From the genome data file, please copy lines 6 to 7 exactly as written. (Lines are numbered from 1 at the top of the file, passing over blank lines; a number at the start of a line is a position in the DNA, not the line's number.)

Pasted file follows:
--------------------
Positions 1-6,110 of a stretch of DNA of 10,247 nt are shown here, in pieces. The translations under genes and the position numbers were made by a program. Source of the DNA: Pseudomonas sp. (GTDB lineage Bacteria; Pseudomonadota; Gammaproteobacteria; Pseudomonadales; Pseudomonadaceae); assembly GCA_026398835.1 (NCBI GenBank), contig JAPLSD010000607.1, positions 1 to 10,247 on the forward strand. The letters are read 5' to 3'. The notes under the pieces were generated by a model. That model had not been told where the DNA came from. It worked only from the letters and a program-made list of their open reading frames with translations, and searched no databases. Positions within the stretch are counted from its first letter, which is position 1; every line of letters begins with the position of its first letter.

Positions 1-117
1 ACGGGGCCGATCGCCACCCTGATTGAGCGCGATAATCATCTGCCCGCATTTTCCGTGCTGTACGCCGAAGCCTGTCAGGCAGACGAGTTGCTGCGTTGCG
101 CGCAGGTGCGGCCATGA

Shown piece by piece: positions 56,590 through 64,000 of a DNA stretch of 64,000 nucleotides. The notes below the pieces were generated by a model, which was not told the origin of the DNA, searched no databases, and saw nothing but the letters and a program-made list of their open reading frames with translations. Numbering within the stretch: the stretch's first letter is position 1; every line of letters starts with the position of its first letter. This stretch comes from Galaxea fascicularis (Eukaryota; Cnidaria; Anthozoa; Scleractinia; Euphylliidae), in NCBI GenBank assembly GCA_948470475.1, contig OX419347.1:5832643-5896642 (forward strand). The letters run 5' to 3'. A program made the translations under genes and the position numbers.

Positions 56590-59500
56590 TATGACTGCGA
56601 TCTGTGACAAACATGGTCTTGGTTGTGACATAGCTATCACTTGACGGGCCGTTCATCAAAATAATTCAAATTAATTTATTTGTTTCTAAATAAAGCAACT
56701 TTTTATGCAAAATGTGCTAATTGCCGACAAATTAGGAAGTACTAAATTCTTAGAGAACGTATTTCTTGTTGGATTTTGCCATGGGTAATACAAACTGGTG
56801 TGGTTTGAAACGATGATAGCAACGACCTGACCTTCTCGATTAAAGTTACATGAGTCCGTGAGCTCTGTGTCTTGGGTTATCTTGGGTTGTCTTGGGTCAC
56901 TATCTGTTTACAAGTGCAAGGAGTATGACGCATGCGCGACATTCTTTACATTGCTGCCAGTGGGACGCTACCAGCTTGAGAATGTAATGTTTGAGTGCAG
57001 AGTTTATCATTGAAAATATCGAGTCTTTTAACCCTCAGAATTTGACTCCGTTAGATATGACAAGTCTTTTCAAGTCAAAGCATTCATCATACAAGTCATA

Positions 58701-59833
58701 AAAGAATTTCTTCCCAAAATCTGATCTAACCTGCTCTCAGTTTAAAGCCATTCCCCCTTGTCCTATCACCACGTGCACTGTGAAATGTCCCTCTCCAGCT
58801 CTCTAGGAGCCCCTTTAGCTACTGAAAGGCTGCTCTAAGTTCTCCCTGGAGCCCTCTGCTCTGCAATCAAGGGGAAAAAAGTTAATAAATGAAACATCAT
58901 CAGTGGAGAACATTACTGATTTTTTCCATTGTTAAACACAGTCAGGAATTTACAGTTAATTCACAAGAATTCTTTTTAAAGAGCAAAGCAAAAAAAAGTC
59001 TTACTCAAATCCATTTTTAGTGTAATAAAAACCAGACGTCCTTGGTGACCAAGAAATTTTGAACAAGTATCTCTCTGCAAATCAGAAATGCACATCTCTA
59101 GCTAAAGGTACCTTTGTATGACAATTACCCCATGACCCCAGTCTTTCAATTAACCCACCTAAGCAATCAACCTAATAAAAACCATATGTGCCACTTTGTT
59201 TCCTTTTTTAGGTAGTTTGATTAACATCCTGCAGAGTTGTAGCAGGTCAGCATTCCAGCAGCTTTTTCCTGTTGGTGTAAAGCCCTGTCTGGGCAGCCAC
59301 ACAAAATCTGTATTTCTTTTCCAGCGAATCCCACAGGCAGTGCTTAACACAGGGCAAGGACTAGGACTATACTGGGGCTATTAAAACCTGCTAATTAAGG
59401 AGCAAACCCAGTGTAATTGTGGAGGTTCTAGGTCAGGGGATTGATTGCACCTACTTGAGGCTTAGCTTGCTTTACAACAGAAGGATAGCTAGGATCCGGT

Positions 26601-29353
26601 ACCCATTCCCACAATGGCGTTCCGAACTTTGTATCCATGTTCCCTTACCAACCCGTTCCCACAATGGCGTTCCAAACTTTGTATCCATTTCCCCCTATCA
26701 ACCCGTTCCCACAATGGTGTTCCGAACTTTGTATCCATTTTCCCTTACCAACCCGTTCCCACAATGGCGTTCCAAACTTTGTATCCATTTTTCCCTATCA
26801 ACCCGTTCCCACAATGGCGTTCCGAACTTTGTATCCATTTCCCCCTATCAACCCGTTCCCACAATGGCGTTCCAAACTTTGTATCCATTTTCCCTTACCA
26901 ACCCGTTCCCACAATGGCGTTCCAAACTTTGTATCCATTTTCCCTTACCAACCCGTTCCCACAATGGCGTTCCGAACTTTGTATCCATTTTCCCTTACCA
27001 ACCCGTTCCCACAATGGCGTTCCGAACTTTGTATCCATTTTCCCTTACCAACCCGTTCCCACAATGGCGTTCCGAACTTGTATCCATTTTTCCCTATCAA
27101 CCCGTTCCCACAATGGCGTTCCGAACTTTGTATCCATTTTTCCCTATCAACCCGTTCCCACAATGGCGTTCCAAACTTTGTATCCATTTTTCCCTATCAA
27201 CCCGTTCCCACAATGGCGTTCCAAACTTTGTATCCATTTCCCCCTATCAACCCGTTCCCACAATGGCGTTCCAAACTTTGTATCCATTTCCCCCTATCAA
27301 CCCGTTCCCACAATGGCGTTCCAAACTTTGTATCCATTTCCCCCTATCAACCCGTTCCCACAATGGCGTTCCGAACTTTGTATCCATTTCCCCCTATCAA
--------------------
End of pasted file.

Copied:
Positions 56590-59500
56590 TATGACTGCGA